“Watch out Vittana”, tweeted Stephanie Strom (@ssstrom), the philanthropy writer at the New York Times, in response to Matthew’s tweet that Kiva, the online microfinance powerhouse, may be about to enter the student lending marketplace.
Matthew reported Kiva’s likely expansion in an article in The Economist that argues that lending to finance students in poor countries to get through college could be the “next big thing” in microfinance. There is currently a lot of innovation going on in this corner of the social finance marketplace, with Vittana – slogan: “building a world where anyone can go to college” – having emerged as one of the most innovative and successful. Other promising examples featured in the article are Qifang from China, Lumni and Enzi.
This is an exciting trend. In most developing countries, friends and family are the only source of funding for students after primary and secondary school (if they are lucky enough to even get that much education), and millions of people who could have their lives transformed with a degree don’t ever go to university or college because of a lack of funds.
Two differences between classic microfinance small business loans and student loans have held back earlier attempts to grow the sector. Micro-entrepreneurs tend to be from families embedded in communities that can exert strong peer pressure to repay. By contrast students often come from remote villages, no one knows them, and they have no reputation to lose. Student loans are also much longer-term—up to five years—than the one-year maximum of traditional microfinance business loans. This makes them riskier, especially as microlenders generally rely on short-term funding.
These problems are starting to be overcome, for instance, by lending initially to children of existing microfinance clients or students in their final year of study. As a result, Geoff Davis, a pioneer in scaling up microfinance institutions from his time at Unitus, predicts great things for student lending – possibly even matching the scale of microfinance lending to small businesses within as little as five years. Let’s hope so.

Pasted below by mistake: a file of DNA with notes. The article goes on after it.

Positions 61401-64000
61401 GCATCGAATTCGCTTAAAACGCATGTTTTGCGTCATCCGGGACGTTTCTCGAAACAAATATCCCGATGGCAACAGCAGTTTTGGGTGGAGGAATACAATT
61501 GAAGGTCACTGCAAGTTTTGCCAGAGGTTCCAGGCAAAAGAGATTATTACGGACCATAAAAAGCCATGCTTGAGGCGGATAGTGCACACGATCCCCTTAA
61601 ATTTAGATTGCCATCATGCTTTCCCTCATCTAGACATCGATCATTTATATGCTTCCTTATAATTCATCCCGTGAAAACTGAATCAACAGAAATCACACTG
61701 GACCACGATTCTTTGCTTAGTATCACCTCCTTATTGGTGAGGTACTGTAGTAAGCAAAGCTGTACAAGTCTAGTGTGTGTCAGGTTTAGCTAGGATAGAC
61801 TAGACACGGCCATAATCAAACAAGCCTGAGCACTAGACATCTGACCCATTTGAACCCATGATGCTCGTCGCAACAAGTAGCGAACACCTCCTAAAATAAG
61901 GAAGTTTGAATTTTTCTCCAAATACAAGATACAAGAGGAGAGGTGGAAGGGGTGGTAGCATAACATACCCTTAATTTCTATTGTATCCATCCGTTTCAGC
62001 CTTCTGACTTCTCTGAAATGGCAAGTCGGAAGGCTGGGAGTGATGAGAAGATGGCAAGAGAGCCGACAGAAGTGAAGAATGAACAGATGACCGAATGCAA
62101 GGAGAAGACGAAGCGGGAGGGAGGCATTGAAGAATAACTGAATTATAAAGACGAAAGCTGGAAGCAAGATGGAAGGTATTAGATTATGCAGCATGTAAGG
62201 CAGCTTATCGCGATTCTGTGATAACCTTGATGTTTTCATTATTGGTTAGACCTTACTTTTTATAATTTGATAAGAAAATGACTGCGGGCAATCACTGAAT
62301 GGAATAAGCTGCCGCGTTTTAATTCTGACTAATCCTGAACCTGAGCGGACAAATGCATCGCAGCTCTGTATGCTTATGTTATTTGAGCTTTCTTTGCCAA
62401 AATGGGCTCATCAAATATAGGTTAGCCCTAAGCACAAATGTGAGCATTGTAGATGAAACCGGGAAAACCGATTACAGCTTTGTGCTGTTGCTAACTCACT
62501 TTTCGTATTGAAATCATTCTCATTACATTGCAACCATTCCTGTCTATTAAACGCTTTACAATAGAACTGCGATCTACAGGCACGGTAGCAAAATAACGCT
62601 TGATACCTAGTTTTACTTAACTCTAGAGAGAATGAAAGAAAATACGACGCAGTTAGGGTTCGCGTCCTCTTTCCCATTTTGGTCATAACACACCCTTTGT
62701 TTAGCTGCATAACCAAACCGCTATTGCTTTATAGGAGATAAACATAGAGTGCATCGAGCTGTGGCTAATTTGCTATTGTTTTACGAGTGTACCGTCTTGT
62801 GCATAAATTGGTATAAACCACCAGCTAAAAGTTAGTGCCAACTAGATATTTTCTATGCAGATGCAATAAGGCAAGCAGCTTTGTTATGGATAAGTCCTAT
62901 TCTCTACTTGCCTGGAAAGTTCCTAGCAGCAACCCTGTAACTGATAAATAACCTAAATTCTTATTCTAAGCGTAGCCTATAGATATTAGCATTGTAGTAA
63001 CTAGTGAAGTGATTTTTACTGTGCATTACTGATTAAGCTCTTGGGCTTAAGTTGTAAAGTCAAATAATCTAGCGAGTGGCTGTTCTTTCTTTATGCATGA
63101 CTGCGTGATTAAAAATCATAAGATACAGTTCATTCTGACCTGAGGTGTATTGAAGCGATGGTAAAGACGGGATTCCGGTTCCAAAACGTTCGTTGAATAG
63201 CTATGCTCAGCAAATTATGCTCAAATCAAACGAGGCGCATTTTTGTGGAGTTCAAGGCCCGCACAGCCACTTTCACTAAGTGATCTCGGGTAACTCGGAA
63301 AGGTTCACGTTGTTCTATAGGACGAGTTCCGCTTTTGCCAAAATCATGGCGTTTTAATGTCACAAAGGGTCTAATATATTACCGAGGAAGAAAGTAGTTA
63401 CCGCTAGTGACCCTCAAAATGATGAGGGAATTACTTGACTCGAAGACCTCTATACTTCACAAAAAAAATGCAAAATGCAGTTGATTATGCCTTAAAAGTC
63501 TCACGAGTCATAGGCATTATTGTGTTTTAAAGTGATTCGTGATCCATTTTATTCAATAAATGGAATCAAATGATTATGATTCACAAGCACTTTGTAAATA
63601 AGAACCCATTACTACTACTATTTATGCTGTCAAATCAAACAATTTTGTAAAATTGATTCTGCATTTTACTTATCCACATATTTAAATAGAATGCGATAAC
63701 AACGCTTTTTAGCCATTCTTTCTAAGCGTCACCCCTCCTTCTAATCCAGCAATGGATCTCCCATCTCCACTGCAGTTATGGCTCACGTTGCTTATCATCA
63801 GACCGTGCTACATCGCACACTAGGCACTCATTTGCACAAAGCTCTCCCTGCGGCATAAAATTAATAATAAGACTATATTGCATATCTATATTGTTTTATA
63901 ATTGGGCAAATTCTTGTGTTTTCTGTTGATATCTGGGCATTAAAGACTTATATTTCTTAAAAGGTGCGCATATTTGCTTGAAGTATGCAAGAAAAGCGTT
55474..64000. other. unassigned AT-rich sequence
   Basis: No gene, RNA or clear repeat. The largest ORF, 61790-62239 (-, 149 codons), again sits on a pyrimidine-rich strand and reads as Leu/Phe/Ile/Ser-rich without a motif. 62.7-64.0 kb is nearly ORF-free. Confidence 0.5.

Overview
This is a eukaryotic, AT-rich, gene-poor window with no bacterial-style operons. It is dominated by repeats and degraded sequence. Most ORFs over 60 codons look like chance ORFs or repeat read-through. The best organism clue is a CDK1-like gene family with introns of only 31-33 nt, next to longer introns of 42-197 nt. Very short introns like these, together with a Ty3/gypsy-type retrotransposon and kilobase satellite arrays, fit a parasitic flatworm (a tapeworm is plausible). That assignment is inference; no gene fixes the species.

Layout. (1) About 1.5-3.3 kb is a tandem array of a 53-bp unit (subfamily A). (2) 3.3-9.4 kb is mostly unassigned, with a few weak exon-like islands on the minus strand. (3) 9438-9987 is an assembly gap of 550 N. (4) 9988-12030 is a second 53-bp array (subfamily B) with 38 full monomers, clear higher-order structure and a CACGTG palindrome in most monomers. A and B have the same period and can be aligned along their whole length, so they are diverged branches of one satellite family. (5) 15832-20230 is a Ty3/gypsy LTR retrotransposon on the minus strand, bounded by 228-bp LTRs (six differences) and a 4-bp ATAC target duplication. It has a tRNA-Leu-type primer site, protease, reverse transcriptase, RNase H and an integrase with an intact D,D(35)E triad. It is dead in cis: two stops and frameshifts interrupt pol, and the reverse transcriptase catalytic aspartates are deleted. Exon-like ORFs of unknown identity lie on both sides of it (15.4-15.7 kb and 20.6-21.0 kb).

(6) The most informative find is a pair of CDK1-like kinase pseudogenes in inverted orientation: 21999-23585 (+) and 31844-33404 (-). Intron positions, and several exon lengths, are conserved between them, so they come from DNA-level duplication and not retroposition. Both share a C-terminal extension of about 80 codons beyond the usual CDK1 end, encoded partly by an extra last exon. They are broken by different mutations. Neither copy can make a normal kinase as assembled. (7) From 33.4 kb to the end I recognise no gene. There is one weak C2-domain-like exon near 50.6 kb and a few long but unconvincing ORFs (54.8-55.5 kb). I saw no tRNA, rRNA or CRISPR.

Vittana, which launched in 2009, is a peer-to-peer lending marketplace like Kiva (as Stephanie has reported in the New York Times). Students’ details are posted on the website, and individual members of the Vittana community can lend to the person of their choice. Already over $100,000 has been lent to students in five countries, and loan volume is growing at over 30% a month. It plans to expand to another 8 countries soon. Its founder, Kushal Chakrabarti, made his name creating the recommendation engine of Amazon.com, before leaving in 2007 and catching the social entrepreneurship bug. He believes Vittana can help to “jump start much broader access to higher education in developing countries.”
Yet, as Stephanie’s tweet suggests, the entry of Kiva – slogan: “loans change lives” – into the student lending market could spell trouble for Vittana, and maybe the other start-ups, too. Kiva has a much more established and well-known brand and a far larger community of lenders and of partner microfinance institutions. Its entry into student lending would almost certainly accelerate the already fast growth-rate of this new market. (As with loans to small businesses, the classic microfinance product that Kiva has grown up on, student borrowers are typically selected for the peer-to-peer online marketplace by a microfinance institution that does the basic due diligence. Vittana has close relations with, among others, Xac Bank, a Mongolian micro-lender that is a pioneer of student loans.) If Kiva, buoyed by a $5m investment from the increasingly active Omidyar Network, moves seriously into this market, Vittana et al could rapidly become an irrelevance.
Let’s hope not, but if so, that would seem terribly unfair on pioneers like Kushal Chakrabarti, and wasteful of the expertise and global network of microfinance partnerships that Vittana has built up. In the for-profit world, an online marketplace like Kiva would probably acquire Vittana, benefiting from its expertise, and perhaps giving a leadership position to Kushal, who would anyway bank a large cheque as compensation for losing his independence. In the non-profit world, such a win-win solution seems far less likely, alas – which is why there are far too many small, inefficient non-profit organisations around, many of them struggling on long after the for-profit world would have laid them to rest.
Perhaps the inspirational social entrepreneurs responsible for Kiva and Vittana can find an elegant solution to this serious, deep-seated problem, hopefully in a way that could be replicated across the non-profit world. We can’t wait to write an article on “Kiva, Vittana and the Art of the Non-Profit Deal”.